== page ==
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Did I Screw It?

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Diggs

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So did a Dark Ale last night and after my boil and adding my preboiled and partially cooled water my temp was still sittling at 30+, I sealed up the FV and dumped it in my fridge hoping it would get down to temp quickly. I set an alarm and got up at just after midnight to pitch my yeast (my thermometer isnt very accurate so but I am pretty sure it was under 30C). This morning there seems to be no activity (krausen or otherwise). Temp is still around the 20C mark - aiming for 16C.

  • Did I pitch the yeast (US-05 rehydrated) at too high a temp?
  • Am I jumping the gun and should be waiting this tonight before I stress?
  • Did the yeast sit too long after rehydrating (approx 2 hours on kitchen bench, covered with sanitised GladWrap)
Any ideas guys? Let me know if you need any other info as I have pretty much everything at hand (except the beer!). :p
 

DKS

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Relax brother. It'll be OK.
Daz
 

glenwal

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Am I jumping the gun and should be waiting this tonight before I stress?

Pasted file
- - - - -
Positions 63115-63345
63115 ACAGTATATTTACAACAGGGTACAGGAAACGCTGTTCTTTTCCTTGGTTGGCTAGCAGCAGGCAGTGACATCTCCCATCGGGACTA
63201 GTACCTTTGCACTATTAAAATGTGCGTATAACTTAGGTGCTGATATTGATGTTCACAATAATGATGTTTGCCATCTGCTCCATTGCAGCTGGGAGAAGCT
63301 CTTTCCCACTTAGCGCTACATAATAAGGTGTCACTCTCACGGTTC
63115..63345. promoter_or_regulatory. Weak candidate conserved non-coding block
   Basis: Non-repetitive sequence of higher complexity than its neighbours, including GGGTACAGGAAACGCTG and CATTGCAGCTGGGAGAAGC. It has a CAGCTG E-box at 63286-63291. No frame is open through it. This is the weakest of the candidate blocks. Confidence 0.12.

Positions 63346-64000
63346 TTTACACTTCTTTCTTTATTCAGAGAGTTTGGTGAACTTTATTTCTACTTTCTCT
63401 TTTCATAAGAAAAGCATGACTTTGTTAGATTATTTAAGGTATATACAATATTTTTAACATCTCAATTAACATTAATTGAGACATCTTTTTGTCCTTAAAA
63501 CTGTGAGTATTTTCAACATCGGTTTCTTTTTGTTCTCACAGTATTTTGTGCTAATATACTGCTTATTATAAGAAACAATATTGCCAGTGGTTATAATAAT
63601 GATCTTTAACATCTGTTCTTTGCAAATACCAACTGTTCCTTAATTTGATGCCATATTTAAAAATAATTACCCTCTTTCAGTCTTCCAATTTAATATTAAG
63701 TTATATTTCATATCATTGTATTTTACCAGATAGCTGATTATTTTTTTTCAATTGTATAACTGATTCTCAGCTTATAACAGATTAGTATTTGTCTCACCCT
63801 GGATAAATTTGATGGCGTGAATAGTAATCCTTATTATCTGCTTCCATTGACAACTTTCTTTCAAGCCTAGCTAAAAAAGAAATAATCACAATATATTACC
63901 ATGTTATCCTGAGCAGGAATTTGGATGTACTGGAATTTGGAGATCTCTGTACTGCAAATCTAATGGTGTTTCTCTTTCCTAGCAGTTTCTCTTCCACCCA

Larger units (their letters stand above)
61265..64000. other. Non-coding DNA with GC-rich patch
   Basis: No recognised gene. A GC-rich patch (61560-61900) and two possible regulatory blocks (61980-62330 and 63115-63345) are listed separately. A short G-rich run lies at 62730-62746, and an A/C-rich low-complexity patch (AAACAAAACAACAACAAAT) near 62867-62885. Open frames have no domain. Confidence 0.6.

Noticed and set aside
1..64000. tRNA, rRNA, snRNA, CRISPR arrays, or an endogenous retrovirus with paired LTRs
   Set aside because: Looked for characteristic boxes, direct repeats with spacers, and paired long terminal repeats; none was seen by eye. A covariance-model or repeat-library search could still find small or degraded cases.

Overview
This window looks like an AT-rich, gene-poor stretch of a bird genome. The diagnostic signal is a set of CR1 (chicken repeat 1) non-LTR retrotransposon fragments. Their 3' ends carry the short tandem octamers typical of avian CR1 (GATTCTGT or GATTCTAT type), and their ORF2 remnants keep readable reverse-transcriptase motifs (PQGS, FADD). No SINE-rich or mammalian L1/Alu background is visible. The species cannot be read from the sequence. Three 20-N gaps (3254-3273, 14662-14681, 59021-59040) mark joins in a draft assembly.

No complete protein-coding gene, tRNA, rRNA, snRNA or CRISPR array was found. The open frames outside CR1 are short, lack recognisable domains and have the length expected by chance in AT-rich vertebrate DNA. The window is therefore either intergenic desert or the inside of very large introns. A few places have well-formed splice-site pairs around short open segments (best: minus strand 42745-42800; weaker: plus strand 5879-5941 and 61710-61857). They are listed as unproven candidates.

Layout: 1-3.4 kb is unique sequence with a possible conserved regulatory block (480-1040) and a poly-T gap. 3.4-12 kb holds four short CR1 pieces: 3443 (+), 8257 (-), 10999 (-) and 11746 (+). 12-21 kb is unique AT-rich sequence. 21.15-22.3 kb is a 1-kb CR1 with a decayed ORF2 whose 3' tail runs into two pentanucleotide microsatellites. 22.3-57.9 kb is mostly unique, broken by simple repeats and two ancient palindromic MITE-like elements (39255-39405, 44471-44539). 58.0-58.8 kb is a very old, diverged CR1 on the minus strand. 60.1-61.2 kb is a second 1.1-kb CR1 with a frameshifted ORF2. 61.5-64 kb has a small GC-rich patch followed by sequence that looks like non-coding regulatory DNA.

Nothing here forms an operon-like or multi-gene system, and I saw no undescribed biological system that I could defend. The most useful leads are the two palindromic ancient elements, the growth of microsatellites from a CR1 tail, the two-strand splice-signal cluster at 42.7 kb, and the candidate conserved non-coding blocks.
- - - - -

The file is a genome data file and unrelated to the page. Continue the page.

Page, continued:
24-48 hours lag time isn't unusual - no activity after 8hrs is nothing to worry about.
 

Diggs

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Ok thanks guys, it's just that since I started rehydtaring my yeast I have seen really strong Krausen really quickly.

Freaking myself out that I killed it.

**Lesson learnt, the preboiled cold water will be COLD next time so I mix wort to pitching temp straight up!
 

warra48

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A couple of hints:

1. Read the yeast manufacturer's website about how to rehydrate yeast, and follow them exactly.
2. Get an accurate thermometer and some scales, so you can measure the temperature and volume of water you use to rehydrate your yeast. You probably know, but 100ml of water will weigh 100gr, so that gives you an idea of the amount of water you need, and calculate the weight proportionately.